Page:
Today in the Web 2.0 class I teach, we discussed participatory culture and collaboration. As part of the broader discussion, I also talked about how internet memes are part of a collaborative participatory culture. We initially generated a list of pre-internet memes such as prank calls, ding dong ditch, parlor games, knock-knock jokes,
“Wasssssup”, “Got Milk?/Got ______?”, folk culture, etc.
Next, drawing from Patrick Davison’s chapter “The Language of Internet Memes”, students identified what makes internet memes different from purely offline memes. In accordance with the readings, the class decided internet memes are easily replicated, spread quickly, collaborative, often critique popular culture, and contribute to the distribution of culture – hence, they are part of (online & offline) participatory culture. Memes provide an easy low barrier way for individuals to create, share, contribute, collaborate, distribute, and participate in content creation and sharing.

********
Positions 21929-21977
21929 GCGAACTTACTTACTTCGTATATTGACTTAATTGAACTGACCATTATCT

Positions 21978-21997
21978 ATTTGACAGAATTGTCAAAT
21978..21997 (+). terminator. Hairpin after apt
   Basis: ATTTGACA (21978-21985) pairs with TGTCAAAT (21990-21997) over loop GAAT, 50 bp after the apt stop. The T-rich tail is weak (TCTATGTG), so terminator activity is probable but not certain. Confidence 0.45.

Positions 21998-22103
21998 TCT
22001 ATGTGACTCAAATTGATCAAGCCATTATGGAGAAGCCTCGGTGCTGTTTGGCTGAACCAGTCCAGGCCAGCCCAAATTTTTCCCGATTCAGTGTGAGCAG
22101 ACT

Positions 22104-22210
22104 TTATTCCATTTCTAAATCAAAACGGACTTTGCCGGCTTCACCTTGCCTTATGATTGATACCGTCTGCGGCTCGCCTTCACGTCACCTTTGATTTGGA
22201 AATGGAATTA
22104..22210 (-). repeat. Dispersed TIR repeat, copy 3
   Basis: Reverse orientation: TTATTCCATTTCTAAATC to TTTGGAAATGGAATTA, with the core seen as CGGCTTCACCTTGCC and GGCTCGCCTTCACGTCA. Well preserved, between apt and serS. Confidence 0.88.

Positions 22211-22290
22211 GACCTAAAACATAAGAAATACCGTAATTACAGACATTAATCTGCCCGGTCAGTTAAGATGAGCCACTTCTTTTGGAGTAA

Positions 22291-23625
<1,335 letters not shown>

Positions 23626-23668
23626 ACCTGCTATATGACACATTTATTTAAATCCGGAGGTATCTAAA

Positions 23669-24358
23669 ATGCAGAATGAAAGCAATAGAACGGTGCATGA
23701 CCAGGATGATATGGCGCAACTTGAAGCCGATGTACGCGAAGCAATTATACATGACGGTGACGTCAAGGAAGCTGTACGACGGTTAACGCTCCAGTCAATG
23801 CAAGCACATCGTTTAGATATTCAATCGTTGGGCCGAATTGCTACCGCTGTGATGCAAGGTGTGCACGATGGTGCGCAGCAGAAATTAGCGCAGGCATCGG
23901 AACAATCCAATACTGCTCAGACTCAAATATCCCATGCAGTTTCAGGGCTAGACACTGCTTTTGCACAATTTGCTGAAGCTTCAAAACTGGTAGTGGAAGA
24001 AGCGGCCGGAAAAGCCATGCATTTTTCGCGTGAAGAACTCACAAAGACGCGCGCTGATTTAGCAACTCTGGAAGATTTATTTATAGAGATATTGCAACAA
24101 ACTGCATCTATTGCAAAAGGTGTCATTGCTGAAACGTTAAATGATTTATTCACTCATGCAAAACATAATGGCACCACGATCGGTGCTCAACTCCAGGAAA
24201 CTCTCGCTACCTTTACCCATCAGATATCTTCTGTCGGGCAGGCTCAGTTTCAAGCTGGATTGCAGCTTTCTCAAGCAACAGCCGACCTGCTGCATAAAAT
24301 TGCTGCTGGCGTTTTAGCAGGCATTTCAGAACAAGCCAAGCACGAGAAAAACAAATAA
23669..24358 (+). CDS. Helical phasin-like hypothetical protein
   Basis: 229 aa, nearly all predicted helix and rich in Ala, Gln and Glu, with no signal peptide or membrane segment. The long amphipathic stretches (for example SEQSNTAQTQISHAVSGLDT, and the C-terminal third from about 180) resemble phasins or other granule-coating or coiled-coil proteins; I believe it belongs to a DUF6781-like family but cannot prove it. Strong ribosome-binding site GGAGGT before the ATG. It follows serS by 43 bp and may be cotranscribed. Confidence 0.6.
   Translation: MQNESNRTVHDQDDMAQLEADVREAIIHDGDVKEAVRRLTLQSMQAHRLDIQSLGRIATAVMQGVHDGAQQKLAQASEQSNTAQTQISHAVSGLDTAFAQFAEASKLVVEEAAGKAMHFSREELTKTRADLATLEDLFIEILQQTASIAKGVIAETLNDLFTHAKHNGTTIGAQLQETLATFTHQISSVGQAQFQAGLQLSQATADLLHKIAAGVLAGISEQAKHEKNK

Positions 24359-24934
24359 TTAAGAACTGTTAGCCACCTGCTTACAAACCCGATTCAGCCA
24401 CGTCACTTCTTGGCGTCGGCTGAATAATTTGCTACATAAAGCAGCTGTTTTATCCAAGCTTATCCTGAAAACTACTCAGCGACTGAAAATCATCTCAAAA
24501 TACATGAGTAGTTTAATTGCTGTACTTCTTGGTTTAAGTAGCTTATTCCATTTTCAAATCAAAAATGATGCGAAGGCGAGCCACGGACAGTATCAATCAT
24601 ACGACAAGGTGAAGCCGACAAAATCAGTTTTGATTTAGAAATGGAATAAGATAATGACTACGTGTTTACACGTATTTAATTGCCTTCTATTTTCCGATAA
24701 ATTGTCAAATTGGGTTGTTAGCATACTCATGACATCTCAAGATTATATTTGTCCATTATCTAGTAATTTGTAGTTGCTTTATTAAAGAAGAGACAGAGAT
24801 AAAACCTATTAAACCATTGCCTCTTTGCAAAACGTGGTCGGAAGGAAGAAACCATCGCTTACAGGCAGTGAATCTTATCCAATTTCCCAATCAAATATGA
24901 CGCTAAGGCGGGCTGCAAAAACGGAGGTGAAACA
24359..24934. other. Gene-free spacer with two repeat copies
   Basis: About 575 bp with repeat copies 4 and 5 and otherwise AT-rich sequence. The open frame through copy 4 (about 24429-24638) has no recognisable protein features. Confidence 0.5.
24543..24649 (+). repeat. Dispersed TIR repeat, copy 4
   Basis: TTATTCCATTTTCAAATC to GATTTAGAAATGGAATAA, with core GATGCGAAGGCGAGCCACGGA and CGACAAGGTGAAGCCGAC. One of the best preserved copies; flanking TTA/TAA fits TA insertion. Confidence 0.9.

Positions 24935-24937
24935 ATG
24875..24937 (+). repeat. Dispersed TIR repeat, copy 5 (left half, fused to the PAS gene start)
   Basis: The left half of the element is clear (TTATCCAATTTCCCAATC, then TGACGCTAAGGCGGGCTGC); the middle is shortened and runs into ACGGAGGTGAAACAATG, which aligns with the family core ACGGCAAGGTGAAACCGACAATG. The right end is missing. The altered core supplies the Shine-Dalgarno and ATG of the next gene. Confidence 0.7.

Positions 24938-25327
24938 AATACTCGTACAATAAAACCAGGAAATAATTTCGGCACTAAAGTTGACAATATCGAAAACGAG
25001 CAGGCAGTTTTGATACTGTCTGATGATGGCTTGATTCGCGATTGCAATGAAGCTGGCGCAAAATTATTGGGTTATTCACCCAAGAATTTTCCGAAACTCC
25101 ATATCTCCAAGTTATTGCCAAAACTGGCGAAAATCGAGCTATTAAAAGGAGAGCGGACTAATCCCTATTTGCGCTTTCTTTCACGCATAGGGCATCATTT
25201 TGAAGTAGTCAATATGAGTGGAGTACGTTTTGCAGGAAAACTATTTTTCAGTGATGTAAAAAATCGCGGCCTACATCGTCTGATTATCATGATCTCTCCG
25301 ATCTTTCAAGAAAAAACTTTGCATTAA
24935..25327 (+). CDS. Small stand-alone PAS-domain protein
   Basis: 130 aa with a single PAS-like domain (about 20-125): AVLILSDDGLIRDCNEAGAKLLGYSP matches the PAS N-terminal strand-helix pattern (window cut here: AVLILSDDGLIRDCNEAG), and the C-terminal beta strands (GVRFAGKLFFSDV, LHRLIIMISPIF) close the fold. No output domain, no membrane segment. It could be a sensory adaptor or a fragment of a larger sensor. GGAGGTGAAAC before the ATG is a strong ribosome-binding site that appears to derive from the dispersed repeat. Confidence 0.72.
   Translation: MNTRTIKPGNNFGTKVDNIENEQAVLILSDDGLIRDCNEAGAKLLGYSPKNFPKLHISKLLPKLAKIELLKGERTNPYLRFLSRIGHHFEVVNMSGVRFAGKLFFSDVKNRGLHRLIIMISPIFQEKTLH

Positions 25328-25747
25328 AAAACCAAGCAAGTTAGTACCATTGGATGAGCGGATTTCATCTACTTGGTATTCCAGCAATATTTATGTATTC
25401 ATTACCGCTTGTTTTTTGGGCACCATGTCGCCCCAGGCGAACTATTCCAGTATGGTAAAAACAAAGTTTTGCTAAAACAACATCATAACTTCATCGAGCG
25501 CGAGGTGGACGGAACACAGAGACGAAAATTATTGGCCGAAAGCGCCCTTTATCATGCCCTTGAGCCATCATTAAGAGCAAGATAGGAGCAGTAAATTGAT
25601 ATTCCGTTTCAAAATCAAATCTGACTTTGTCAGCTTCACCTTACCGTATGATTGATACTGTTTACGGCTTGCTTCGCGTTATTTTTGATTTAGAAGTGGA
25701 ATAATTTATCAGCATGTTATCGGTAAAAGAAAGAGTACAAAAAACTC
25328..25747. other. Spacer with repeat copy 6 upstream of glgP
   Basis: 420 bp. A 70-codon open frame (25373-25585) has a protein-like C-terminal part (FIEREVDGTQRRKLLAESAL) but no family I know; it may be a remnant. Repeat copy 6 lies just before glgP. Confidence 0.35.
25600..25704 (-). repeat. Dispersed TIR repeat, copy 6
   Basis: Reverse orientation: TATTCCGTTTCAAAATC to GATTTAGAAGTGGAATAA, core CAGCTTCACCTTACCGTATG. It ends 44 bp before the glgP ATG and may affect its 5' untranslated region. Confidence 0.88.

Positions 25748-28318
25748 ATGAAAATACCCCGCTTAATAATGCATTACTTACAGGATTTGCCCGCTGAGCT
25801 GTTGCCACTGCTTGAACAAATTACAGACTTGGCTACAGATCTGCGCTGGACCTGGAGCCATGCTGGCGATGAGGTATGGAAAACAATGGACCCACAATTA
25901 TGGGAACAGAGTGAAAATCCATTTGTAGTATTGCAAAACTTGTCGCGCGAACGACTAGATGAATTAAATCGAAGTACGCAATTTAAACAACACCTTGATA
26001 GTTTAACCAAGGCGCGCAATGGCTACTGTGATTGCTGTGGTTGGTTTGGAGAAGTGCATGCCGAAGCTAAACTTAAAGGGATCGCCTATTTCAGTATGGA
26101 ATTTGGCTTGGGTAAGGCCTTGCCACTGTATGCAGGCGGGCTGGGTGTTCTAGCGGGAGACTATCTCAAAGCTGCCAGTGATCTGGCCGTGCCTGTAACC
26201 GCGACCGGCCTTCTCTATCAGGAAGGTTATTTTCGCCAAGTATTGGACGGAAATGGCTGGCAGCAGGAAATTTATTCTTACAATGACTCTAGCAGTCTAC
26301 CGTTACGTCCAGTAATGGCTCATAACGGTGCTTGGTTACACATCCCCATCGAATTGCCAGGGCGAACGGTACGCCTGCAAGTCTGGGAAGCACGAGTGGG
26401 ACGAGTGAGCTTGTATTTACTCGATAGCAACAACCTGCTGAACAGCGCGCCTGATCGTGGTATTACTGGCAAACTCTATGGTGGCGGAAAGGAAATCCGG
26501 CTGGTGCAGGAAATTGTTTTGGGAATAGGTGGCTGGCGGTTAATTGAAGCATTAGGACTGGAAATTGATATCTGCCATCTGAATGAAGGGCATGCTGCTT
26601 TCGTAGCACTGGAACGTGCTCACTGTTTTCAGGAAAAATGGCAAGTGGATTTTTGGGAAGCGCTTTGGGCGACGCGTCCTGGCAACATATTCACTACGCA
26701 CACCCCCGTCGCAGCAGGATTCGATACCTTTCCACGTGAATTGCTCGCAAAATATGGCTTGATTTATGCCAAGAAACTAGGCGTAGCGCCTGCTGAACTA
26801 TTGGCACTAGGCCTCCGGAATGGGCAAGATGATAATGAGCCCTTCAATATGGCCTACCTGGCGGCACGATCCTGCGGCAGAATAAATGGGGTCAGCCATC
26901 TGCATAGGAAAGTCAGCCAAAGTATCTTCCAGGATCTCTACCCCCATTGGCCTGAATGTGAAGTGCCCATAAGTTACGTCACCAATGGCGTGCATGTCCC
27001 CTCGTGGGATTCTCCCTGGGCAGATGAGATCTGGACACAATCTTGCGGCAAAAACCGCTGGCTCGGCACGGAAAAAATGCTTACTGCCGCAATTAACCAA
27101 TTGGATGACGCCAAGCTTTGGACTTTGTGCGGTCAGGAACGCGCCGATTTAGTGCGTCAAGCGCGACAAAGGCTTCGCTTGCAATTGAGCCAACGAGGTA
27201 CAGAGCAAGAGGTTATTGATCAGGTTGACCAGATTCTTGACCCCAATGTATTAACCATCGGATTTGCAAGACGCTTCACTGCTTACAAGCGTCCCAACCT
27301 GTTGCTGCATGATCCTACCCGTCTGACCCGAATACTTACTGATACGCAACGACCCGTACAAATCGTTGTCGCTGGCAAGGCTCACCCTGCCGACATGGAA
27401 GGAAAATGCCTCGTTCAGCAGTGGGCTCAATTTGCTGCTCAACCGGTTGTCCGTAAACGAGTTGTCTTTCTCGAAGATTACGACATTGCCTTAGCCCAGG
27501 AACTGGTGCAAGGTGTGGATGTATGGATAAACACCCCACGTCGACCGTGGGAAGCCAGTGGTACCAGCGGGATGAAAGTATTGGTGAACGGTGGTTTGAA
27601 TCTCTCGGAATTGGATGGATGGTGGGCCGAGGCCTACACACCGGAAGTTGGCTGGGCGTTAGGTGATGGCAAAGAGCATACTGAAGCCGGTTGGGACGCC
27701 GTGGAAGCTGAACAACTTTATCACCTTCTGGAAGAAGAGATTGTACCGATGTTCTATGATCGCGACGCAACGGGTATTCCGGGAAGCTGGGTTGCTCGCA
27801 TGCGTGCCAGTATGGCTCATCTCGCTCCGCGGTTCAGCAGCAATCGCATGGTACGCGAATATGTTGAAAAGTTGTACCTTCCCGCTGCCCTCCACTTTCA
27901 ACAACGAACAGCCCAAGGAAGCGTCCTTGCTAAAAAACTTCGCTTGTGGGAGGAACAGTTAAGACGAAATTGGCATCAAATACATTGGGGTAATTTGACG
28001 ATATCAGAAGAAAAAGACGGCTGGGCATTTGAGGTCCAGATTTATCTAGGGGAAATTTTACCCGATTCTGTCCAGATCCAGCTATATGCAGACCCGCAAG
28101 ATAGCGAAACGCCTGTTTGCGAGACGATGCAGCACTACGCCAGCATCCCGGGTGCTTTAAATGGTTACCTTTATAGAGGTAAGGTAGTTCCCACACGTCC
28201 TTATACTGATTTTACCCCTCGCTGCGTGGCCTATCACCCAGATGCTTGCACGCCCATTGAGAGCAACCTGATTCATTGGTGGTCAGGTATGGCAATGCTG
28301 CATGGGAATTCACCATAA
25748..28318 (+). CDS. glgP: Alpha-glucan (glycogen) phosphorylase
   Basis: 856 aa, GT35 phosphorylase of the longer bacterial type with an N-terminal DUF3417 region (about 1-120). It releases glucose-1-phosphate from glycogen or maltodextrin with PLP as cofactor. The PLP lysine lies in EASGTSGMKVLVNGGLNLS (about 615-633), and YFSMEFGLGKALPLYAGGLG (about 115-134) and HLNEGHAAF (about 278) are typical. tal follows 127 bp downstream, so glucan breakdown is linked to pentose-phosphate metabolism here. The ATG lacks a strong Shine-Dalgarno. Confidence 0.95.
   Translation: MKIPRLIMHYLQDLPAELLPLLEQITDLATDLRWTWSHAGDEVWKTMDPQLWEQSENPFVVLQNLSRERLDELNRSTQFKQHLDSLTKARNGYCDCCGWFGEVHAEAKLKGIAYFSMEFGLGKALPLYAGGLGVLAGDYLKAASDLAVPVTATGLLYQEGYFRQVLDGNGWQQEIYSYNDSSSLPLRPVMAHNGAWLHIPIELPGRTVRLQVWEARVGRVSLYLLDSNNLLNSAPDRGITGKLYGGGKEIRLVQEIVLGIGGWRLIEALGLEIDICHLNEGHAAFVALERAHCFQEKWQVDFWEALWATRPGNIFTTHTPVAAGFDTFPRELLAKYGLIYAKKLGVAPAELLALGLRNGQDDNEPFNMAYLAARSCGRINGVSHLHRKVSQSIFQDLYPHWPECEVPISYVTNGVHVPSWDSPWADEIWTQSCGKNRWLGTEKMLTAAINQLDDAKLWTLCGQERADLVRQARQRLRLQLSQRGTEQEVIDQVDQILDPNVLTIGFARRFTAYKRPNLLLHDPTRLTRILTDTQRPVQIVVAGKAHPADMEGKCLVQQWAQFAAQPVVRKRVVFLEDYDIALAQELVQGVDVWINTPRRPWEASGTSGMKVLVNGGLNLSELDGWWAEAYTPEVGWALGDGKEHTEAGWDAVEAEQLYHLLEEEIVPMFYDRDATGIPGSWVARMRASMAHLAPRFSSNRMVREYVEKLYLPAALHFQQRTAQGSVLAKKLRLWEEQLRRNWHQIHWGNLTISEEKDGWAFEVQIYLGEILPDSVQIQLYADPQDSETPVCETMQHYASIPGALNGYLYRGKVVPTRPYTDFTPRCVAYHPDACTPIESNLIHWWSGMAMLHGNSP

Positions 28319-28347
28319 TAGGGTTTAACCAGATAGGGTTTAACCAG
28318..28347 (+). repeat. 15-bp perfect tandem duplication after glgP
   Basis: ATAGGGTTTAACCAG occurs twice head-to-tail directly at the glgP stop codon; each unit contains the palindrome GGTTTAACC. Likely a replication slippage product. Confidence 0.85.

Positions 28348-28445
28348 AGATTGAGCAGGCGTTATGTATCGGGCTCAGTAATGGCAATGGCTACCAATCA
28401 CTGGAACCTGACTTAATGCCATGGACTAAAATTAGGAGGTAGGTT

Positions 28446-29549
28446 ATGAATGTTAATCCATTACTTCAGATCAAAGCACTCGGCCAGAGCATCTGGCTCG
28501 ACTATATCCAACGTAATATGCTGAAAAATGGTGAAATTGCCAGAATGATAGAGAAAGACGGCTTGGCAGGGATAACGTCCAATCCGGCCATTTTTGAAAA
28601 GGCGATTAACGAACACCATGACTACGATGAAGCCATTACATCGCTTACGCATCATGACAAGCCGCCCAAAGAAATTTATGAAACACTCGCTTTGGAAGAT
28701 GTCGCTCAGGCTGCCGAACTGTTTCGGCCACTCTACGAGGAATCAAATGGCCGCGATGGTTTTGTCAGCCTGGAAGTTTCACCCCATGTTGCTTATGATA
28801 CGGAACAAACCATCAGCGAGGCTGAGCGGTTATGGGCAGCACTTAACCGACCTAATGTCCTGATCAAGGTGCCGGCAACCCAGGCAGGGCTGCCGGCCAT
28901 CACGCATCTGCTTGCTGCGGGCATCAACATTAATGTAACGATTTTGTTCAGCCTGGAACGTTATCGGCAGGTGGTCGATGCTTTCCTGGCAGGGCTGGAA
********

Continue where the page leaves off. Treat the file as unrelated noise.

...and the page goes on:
So, that being said, I of course had my undergrads create memes in class today. They used KnowYourMeme and QuickMeme to search the origin of memes and then create their own. I found their memes to be really creative and fun, especially the ones that reference UNT and RTVF (our university and department). So, to brag on my students a bit, I’m sharing the memes they created in about 20 minutes while working together in pairs (some teams made more than one). Enjoy!
|My personal favorite (you know, since I had RTVF students make memes in class ha)|